The Principality of Monaco is among the more curious countries. It is a constitutional monarchy whose ruler, while not being styled “the King”, has probably the most powers over his domain than any other remaining monarch in all of Europe. It is the second tiniest sovereign entity in the world. It is a largely independent country that is nonetheless in many aspects closely integrated with its big neighbor. It hosts more commuters and visitors on any given day than its entire population of under 40,000 – of which less than a quarter are native citizens.
The curiosity factor would probably make Monaco a must-visit destination for most, even though its many attractions are probably not universal “musts” on their own merits. We first visited the city-state over two decades ago (I even recounted a travel anecdote from that visit once). Back then, we walked around a lot, checked off the “gamble at the Monte-Carlo casino” travel-targets item, visited a couple of paid attractions, and generally got a pretty good feel of the place. This time around, we walked significantly less, stopped for refreshments significantly more, and targeted a couple of museums that the youngest member of our party had penciled in to visit.
Here are the perspectives of Monaco and its port from the elevated viewpoints on Rampe de la Major.
The most eagle-eyed will find the Casino slightly off-center to the right in the above shot. While undoubtedly one of the highlights of the tiny country, it is outwardly not much different from any number of Beaux-Arts masterpieces found elsewhere. For a price – and sporting no worse than smart-casual attire – you can check out the splendid interior, but not with children as part of the group. We did not go near it on this visit.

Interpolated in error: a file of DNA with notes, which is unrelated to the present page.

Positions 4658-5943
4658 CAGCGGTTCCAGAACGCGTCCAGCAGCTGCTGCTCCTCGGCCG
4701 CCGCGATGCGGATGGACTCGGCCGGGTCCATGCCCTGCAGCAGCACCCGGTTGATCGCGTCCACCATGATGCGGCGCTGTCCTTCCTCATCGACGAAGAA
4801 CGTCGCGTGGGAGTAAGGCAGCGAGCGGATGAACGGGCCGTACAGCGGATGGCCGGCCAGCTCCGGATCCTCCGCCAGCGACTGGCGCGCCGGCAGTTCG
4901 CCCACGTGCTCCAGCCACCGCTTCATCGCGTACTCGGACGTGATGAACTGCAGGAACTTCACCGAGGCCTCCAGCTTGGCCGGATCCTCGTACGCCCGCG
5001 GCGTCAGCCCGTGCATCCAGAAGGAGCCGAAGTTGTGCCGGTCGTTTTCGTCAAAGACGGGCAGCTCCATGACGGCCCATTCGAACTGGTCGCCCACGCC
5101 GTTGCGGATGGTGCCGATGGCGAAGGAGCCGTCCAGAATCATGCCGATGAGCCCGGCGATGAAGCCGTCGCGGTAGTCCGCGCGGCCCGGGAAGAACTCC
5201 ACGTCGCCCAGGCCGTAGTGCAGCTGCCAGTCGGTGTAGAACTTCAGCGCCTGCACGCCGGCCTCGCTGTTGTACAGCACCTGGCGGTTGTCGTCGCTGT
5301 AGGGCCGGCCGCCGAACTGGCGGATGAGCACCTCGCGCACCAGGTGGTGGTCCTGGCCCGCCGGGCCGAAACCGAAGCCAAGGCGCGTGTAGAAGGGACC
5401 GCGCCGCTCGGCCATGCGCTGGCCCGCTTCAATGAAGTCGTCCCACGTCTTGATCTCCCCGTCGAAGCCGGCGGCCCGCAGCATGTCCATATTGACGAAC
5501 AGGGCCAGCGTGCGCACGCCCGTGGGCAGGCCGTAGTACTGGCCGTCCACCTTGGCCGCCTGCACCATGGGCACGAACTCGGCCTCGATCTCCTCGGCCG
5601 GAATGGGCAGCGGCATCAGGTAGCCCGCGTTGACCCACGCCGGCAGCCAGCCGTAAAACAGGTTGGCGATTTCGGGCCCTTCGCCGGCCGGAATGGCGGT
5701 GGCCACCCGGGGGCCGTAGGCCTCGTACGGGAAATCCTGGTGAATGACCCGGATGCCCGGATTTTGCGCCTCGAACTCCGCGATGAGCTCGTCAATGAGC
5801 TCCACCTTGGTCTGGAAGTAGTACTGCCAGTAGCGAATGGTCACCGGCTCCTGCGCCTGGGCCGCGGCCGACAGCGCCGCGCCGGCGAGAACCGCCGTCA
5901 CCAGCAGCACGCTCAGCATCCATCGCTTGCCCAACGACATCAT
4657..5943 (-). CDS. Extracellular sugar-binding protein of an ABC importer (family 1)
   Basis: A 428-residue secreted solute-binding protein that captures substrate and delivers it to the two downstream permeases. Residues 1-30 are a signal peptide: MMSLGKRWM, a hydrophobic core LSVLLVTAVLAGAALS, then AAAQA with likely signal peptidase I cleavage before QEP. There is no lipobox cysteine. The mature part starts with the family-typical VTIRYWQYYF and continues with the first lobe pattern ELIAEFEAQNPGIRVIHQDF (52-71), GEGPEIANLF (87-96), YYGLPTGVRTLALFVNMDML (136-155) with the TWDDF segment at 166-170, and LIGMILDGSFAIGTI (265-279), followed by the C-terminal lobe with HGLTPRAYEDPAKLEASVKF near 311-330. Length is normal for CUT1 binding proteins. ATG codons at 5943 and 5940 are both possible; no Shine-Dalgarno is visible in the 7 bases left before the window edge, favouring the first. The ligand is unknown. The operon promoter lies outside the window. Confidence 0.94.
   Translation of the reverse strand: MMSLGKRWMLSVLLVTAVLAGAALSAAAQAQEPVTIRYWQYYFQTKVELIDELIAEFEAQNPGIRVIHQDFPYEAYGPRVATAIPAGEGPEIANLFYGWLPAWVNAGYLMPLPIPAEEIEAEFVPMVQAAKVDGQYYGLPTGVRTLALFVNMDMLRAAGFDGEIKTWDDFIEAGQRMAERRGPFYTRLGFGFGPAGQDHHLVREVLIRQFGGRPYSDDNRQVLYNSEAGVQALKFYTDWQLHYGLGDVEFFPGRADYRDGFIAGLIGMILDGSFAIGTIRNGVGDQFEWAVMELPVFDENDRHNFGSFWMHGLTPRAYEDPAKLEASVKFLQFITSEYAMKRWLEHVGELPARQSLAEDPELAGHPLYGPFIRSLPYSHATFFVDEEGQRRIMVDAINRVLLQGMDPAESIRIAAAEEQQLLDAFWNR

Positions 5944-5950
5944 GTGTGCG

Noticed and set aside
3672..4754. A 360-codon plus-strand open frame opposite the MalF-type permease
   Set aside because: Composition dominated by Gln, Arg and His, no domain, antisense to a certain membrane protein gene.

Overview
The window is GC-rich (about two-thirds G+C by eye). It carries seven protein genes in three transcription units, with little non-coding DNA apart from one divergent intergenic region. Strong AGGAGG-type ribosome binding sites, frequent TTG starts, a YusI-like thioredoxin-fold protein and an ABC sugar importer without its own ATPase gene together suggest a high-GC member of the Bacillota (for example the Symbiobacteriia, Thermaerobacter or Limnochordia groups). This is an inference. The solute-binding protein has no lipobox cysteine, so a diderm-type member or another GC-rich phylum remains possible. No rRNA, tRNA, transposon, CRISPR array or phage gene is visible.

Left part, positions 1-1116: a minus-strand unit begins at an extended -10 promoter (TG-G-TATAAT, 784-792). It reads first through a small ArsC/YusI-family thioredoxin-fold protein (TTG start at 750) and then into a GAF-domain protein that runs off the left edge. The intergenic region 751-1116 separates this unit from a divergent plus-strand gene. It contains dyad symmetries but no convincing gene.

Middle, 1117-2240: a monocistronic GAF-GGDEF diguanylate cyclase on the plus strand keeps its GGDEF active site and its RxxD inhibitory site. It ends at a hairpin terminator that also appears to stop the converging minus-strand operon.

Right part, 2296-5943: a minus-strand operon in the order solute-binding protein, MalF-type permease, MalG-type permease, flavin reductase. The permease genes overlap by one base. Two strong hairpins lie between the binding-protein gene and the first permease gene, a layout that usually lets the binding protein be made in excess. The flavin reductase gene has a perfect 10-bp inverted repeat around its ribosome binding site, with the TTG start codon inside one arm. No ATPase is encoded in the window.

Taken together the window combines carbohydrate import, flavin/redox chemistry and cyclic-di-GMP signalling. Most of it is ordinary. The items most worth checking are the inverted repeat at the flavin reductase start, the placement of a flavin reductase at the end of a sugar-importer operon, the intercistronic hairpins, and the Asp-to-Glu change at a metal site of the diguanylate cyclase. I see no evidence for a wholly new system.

At the bend of the ramp, the old castle walls offer a good contrast with the rest of Monaco, very modern in its appearance.
The Prince’s Palace has been the sole place of residence of the ruling Grimaldi family for over 700 years. The absence of additional real estate to build something different meant that any desire for new construction had to be channeled into re-building of the existing palace. Which is probably why it looks more confectionary than grand.
The palace is at one edge of the compact Old Town (sometimes called “Monaco-Ville”), which is pleasant if not truly enchanting.
That was the Cathedral of Our Lady of the Immaculate Conception in the last perspective, colloquially called Saint-Nicholas by the name of the church that was demolished in the second half of the 19th century to pave way for the cathedral construction. Here is the frontal view.
Next to the cathedral is another visual highlight of the area, the Palace of Justice.
Glimpses of the tranquil garden of Saint-Martin.
There are quite a few such pleasant oases throughout Monaco, a bit surprising in a sense, given the scarcity of available space.
The Oceanographic Museum, which abuts Jardins de Saint-Martin, is without doubt one of the best institutions of its kind, with several expositions dedicated to marine exploration, an interactive rotating focus on specific ecosystems (it was the Arctic during our visit), and, of course, a superb aquarium. Here are a few of its residents.
Another fairly unique point of interest in Monaco, found on the waterfront, is the collection of automobiles of Prince Rainier III, the late father of the current monarch. Nearly a hundred classic cars are on display in this rather fascinating museum.
Nice hobby to have if you are a prince.
A couple of perspectives of Monaco-Ville and the Prince’s Palace from the port.
There are several other reputedly excellent museums and a number of green public spaces worth checking out in Monaco. Those of Monegasque persuasion will forgive me for maintaining that it is still more of a curiosity place than a must-visit. But then, I did come to visit more than once now. And will probably visit again.